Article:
It’s far more advantageous and enduring to change someone’s habits ever so slightly. One percent at a time is doable. It’s easy to incorporate into your daily life and make it habitual.
He took that philosophy to his son to see if he could improve Chris’s athletic performance. As to the result, Nik perks up before he says, “I can honestly say he has been the best student of my entire career.”
Nik and Chris discovered something revolutionary this past year. While experts had long told them some things were impossible, Nik forged ahead with an idea that his son could indeed ride and run at elite levels.
Thus, was born the 1% Better initiative. What started as a single push-up has Chris conquering feats that would leave most people gasping for air.
"I learned that I am willing to work hard and get one percent better every day, then 'Anything is Possible,'" Chris said. "But I also learned that I can get my dream."
Last October he swam Oregon’s Lucky Lake in a 1,000-meter swim. But it’s what came after that race that inspired Nik. His son went to the lake wall of fame and penned, “Chris World Champ.”
“That's when I said, Huh, that's interesting, and I took a picture of that,” Nik said. “I thought, I wonder if you can be a world champion at something. I wonder if you could do something that’s never been done.”
The minute he registered for Ironman, Chris accomplished that feat. He now plans to top that by finishing the competition to become an ironclad athlete.
It’s the process that has been the most rewarding. “It wasn't until the last year, year and a half, where we learned some things that we never knew that has changed his life completely.”
What the Nikic family learned is that it’s not that Chris can’t do something, it’s that it takes him a long time to learn how to accomplish various tasks.
“So, what happens when your learning curve is that slow?” Nik explains that families raising kids with Down syndrome often self-restrict their children because they believe in the word “can’t.”
“What you tend to believe is that he can't learn, and he'll never get to the point where he can actually do something. So, most parents with kids with Down syndrome never teach their kids to ride a bike because they think it's impossible. And they never teach them things in life because they think they're impossible. What we learned with Chris was that he can learn, but it takes a lot of time.”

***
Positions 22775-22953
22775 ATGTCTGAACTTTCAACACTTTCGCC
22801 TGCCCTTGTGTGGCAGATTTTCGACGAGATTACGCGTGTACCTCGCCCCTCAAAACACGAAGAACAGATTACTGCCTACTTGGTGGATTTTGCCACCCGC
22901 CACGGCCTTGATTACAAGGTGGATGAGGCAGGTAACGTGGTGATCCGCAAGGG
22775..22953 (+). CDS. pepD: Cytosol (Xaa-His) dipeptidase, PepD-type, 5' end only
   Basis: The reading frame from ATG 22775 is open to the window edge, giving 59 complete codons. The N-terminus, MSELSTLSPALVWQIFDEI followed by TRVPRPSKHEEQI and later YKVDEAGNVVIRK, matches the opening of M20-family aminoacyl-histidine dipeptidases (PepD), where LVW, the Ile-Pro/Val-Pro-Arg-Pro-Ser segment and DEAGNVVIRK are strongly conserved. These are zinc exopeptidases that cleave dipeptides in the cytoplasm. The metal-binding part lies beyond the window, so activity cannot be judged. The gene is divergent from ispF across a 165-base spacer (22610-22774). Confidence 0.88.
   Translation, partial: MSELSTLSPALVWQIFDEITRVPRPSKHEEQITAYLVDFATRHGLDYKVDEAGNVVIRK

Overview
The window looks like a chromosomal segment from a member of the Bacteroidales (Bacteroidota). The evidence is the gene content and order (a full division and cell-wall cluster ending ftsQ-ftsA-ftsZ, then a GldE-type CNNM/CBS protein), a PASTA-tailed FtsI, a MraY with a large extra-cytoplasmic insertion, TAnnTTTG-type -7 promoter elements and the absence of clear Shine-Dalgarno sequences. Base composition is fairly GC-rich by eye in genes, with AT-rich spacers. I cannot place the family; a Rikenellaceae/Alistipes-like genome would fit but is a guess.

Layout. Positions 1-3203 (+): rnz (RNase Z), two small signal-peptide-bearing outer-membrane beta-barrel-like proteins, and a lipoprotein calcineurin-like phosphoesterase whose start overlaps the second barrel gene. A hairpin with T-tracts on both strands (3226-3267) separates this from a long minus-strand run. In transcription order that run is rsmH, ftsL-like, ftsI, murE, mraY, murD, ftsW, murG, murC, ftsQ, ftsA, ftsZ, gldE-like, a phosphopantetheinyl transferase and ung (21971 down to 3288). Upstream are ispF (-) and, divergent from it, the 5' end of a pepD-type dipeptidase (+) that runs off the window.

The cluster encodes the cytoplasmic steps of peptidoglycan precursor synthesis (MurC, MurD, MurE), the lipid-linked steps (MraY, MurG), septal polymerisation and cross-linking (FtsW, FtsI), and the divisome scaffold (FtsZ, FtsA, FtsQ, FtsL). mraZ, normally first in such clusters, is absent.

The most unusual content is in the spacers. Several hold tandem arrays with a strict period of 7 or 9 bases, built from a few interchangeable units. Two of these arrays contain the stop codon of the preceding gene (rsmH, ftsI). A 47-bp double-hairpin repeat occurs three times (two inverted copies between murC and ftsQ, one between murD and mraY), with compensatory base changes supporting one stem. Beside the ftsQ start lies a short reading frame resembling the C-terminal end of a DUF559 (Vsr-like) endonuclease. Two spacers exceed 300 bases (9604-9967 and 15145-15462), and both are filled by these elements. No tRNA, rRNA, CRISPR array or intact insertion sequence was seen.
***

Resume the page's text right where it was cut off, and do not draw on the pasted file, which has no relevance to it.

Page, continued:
The thing about people with Down syndrome is that others automatically put limits on their ability. Meeting someone with the syndrome comes with a handshake and preconceived notions.
The same can be said of coach Dan Grieb, someone who got into Ironman to better himself and subsequently got into coaching Ironman competitors to better others.
“Chris has been told his whole life he wouldn't amount to much. His parents were told he wouldn't accomplish much. So, therefore, the expectation is that he won't do much. And if he doesn't do much, then it's right in order of a self-fulfilling prophecy,” Nikic’s coach explained.
Saturday is going to be a glorious day. Much like life, it’s going to be peppered with its own complement of hiccups and perils.
“The biggest problem we have with Chris right now is there is no manual,” Grieb noted. “There's no model for us to look at and say, well, this is how we handled this problem.”
Every athlete goes through daunting moments out on the course. The water is frigid; there are arms and legs splashing around you. Inevitably you hit a mental wall that is so often paired with a physical barrier as well.